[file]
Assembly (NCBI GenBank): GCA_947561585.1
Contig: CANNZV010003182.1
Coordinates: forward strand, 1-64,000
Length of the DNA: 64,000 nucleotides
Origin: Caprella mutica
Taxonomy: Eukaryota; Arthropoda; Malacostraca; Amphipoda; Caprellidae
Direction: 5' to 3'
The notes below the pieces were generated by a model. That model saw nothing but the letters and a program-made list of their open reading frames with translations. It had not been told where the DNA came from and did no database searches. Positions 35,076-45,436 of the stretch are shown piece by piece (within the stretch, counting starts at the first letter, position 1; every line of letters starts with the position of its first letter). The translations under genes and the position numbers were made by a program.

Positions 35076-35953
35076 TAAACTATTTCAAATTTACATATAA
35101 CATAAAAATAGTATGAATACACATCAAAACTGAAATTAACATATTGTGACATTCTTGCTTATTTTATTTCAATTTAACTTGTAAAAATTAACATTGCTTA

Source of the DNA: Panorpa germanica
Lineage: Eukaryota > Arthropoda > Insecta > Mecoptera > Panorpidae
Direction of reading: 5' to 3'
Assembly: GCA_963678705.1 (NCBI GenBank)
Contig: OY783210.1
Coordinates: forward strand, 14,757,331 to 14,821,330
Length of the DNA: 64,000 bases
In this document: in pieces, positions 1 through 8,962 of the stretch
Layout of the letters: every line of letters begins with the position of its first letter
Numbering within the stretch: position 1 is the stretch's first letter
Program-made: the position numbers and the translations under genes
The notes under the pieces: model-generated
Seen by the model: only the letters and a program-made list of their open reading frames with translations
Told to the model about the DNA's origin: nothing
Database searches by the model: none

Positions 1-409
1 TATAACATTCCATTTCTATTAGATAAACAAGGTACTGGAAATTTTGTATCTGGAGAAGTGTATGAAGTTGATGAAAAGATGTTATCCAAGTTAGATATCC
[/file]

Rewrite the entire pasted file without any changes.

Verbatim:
Assembly (NCBI GenBank): GCA_947561585.1
Contig: CANNZV010003182.1
Coordinates: forward strand, 1-64,000
Length of the DNA: 64,000 nucleotides
Origin: Caprella mutica
Taxonomy: Eukaryota; Arthropoda; Malacostraca; Amphipoda; Caprellidae
Direction: 5' to 3'
The notes below the pieces were generated by a model. That model saw nothing but the letters and a program-made list of their open reading frames with translations. It had not been told where the DNA came from and did no database searches. Positions 35,076-45,436 of the stretch are shown piece by piece (within the stretch, counting starts at the first letter, position 1; every line of letters starts with the position of its first letter). The translations under genes and the position numbers were made by a program.

Positions 35076-35953
35076 TAAACTATTTCAAATTTACATATAA
35101 CATAAAAATAGTATGAATACACATCAAAACTGAAATTAACATATTGTGACATTCTTGCTTATTTTATTTCAATTTAACTTGTAAAAATTAACATTGCTTA

Source of the DNA: Panorpa germanica
Lineage: Eukaryota > Arthropoda > Insecta > Mecoptera > Panorpidae
Direction of reading: 5' to 3'
Assembly: GCA_963678705.1 (NCBI GenBank)
Contig: OY783210.1
Coordinates: forward strand, 14,757,331 to 14,821,330
Length of the DNA: 64,000 bases
In this document: in pieces, positions 1 through 8,962 of the stretch
Layout of the letters: every line of letters begins with the position of its first letter
Numbering within the stretch: position 1 is the stretch's first letter
Program-made: the position numbers and the translations under genes
The notes under the pieces: model-generated
Seen by the model: only the letters and a program-made list of their open reading frames with translations
Told to the model about the DNA's origin: nothing
Database searches by the model: none

Positions 1-409
1 TATAACATTCCATTTCTATTAGATAAACAAGGTACTGGAAATTTTGTATCTGGAGAAGTGTATGAAGTTGATGAAAAGATGTTATCCAAGTTAGATATCC